The Gulf Oil Spill: A Leadership Disaster

When we’re standing at the ballot box, we really can’t know the type of leader a newly elected President will be. Especially one with almost no prior national exposure. He could be great, mediocre, bad or really, really bad.  Barack Obama has turned out to be really, really bad.

Time and again, he’s proven himself to be a purely political creature, and not a very good one. He manages to get his agenda passed through Congress because he has significant majorities in both houses. But, even that’s been a struggle for him. Just look at the whole healthcare debacle. Obama’s performance was embarrassing: cajoling, threatening, mocking and, finally, pleading. In the end, the legislation wasn’t passed on the merits of its 2,000-plus pages. It passed on partisan political histrionics. Leadership? How about laughingstock.

When he leaves the Congressional cocoon, Obama falls into a political abyss of his own making. Take the Gulf Oil Spill. Congressional manipulation can’t solve that problem. It demands implementing command decisions for containment and remediation. Instead, he responds with a political trifecta: casting blame, ducking action and rewriting facts.

In his first Gulf Oil Spill public statement, which did not occur until the tenth day of the environmental disaster, Obama blamed BP. And he hasn’t stopped pounding that nail. There are two things wrong with his finger pointing. First, liability is yet to be determined. It could be BP or not, or BP in conjunction with one or both of the other two companies. Or, the Government for failing to require, enforce or monitor adequate safety precautions. To be sure, responsibility assessment is vital, but it can only be done through an impartial investigation and we’re not there yet.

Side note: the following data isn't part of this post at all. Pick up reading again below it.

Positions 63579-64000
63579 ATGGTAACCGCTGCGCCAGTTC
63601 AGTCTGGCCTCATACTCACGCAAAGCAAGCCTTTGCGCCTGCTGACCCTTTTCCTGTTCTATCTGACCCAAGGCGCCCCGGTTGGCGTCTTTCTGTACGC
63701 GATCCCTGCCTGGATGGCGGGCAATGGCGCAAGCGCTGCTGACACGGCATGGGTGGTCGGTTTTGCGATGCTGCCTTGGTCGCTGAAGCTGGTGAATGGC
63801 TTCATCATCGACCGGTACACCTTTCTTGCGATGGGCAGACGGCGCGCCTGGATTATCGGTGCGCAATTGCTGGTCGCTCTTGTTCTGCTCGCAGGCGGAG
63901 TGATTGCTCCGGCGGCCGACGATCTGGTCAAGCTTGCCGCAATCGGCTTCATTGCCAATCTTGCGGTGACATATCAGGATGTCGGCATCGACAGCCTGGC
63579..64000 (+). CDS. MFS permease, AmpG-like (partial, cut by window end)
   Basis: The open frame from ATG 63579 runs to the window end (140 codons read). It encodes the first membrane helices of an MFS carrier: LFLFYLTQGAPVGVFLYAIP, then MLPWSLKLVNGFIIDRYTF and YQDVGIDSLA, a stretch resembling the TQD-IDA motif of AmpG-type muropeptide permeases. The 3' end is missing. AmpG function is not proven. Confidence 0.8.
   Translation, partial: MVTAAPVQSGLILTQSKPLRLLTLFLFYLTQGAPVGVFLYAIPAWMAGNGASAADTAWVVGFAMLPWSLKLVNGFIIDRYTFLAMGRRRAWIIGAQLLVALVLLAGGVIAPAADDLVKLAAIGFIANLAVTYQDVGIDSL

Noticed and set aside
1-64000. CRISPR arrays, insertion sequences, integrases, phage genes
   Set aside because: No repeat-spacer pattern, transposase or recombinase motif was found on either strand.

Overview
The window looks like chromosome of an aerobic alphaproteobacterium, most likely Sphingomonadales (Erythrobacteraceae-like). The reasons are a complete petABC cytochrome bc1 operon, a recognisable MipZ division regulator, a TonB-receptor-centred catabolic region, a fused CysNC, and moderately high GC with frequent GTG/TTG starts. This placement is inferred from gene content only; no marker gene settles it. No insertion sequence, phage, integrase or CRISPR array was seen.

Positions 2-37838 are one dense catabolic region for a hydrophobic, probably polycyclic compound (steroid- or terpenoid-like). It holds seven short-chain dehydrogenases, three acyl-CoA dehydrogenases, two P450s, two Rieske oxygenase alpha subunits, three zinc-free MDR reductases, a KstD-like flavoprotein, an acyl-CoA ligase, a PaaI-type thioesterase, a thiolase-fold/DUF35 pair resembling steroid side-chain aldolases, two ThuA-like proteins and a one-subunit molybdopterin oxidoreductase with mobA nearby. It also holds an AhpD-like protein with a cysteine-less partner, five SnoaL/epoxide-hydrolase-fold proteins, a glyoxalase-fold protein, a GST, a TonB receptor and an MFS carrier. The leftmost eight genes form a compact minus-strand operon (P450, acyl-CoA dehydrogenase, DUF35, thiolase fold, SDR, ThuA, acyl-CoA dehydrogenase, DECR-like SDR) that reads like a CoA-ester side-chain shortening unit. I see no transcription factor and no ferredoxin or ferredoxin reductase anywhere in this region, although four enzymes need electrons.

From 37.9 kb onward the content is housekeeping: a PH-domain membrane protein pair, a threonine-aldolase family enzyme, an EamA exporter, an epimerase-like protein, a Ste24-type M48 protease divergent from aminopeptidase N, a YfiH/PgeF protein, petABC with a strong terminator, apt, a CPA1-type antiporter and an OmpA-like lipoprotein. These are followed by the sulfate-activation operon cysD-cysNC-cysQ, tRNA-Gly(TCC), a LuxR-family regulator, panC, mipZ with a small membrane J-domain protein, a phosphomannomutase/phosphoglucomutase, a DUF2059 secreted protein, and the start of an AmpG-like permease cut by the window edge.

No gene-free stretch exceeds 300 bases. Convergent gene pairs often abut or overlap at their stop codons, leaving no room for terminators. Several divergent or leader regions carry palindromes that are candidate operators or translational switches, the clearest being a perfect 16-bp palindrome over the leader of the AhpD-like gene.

As an attorney, Obama knows better than to find fault before the facts are in. But as a politician, blame is his game. Continually haranguing BP serves as a distraction from the Government’s own culpability and from Obama’s absence of real action. Politically, misdirection beats taking ownership. That’s why politicians never step up. They only step back. Right off the leadership cliff.

The second problem with finger pointing is that it won’t stop the oil line hemorrhage or clean up the mess. The worst environmental disaster in U.S. history has huge negative implications for the South as the oil threatens the fishing industry, wild life and tourism. We can’t afford political posturing that abdicates our economic well being to a single company. Given what’s at stake, Obama should have taken charge of the Spill weeks ago. To put the weight of fixing the problem on BP for this long under these cirmcumstances is cut-and-run politics.

As waves of negative press wash over his non-handling of the Gulf Oil Spill, Obama resorts to rewriting facts. We’re now hearing an Administration chorus of “We’ve Been Working On The Oil Spill” from the earliest possible moment by every possible means. This is fabrication of the boldest kind when we need leadership of the noblest.

See you on the left-side.